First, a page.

January 2018 Spotlight: Tim Jeffers
CLEAR member? 2016-present
What do you do? I study how nutrients regulate photosynthesis in algae.
Favorite science factoid? When we eat vitamin A-rich plants, we are taking the chemicals that plants use to harvest light and converting them to molecules the cells in our eyes use to respond to light, allowing us to see. There are so many cool factoids like that about plants that reveal the interdependence of so many life processes on earth.
Did you imagine you’d be where you are today back in high school? Not really. Biology was one of my favorite classes in high school, but since my classroom experiments rarely worked, I thought I’d be lousy in a laboratory. At the same time, I was also really interested in pursuing math, creative writing, or art as careers. Once I was working in a lab during undergrad, though, I found that science involved a lot creativity and planning as fulfilling as making art. Plus, once you have enough time to devote to a specific problem, your experiments eventually start working…sometimes.
What was your favorite class ever? My molecular and cell biology class opened up the complex world of the cell, with its factory-like production, information processing, and molecular machines that make life work. Each cell seems as busy as the world’s largest cities, yet there are trillions of cells in our bodies that work together for a single organism. Furthermore, the diversity of life makes it seem like there are infinite strategies for life to adapt to the environment. The level of complexity and scale is awe-inspiring and baffling, but we are now building the technologies to truly understand this microscopic world.
When did you decide to pursue plant biology? Thinking of the best places to apply my love for biological research, I became increasingly aware of the food security threats we are facing as a growing human population in the wake of climate change. Plants, fascinating in their own right as these light-harvesting, chemical factories that must adapt to unpredictable environmental conditions, are central to our ability to feed ourselves and maintain large societies. With my first taste of working in a plant lab and thinking about ways we can make crops grow in stressful environments, I knew I had made the right choice.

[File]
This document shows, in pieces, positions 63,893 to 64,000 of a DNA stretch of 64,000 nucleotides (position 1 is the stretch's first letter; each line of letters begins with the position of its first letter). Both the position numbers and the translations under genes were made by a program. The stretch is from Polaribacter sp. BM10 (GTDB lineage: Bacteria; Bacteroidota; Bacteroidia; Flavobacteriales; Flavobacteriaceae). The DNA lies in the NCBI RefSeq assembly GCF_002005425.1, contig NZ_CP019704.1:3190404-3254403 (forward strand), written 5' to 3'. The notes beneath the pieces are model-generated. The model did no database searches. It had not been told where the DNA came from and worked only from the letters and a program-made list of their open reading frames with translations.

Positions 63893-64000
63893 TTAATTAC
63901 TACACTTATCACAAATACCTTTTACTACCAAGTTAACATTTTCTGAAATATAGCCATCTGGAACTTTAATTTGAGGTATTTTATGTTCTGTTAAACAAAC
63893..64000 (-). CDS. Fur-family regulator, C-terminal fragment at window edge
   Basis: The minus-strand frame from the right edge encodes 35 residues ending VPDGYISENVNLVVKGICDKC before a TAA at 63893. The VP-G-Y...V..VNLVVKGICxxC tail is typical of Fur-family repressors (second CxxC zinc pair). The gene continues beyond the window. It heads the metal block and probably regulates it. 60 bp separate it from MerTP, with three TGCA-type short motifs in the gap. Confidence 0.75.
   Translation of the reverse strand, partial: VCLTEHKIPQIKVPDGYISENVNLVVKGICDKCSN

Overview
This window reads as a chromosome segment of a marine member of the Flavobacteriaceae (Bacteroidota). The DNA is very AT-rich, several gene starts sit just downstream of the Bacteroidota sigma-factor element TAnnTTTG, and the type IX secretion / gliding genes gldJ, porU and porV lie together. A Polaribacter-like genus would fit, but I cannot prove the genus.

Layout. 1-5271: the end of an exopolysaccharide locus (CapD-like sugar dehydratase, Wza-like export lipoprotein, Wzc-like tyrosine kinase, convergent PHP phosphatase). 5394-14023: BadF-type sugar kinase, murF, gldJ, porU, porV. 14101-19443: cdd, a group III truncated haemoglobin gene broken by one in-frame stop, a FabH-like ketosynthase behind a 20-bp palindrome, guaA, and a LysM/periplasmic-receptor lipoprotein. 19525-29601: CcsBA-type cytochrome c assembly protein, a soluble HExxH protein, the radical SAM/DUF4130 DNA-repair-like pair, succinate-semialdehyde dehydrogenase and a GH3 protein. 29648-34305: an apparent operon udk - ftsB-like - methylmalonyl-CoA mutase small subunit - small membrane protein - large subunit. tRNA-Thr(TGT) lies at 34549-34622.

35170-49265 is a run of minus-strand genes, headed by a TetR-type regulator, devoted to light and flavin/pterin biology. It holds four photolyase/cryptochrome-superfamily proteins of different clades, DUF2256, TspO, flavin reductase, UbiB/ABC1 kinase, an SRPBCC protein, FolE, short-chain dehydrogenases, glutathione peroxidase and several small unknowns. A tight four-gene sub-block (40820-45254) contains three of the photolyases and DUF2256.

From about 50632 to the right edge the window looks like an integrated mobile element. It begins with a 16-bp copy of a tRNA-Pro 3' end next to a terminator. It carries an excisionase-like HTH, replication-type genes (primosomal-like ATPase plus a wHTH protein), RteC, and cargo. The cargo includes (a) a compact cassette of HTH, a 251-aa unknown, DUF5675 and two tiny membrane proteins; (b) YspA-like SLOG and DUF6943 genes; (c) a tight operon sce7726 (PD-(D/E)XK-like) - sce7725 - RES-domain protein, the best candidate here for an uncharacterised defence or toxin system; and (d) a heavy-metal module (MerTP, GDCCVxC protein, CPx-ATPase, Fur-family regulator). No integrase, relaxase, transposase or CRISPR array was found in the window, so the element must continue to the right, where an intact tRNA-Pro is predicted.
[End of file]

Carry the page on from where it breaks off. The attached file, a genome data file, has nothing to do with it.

What did you do between undergrad and grad school? I stayed in my undergraduate lab as a full-time technician. Before I applied to grad school I wanted to know, “Could I enjoy working in a lab every day?'”The answer was yes.
What does your lab bench look like right now? Like someone accidentally tripped and dropped a bunch scientific equipment, bottles, and papers haphazardly onto it. That’s my organizational strategy.
Favorite lab story? In my interview to join my first lab, my PI had jokingly said that I would have a trial couple of weeks before I officially joined the lab to make sure I wouldn’t clumsily “break beakers every day.” Within the first hour of my first day, I accidentally turned on the heat instead of the magnetic stirring function of the hot plate under a plastic beaker I was using to make growth media. When I saw that the beaker was starting to melt, I nervously grabbed it, but this just made the media spill out of the bottom and cover the entire surrounding work area, which meant we had to replace the mat underneath. Luckily, it turns out this is a very common lab occurrence, but I thought for sure I’d be kicked out after my first day in a lab.
How do you prefer to spend your time outside of the lab? With friends and family and in nature.
If you didn’t have to spend all day in a lab, which passion would you pursue? I’m going to say two: I think I would be a cook and an artist/illustrator. I love food and taking on challenging cooking projects and I have been drawing and painting since I was in kindergarten. The good thing about being a plant biologist is that I do get to think about food everyday and there are many opportunities to illustrate the types of scientific models you are studying. Furthermore, all of these activities involve working with your hands, whether it is a scientific protocol, a recipe, or a drawing.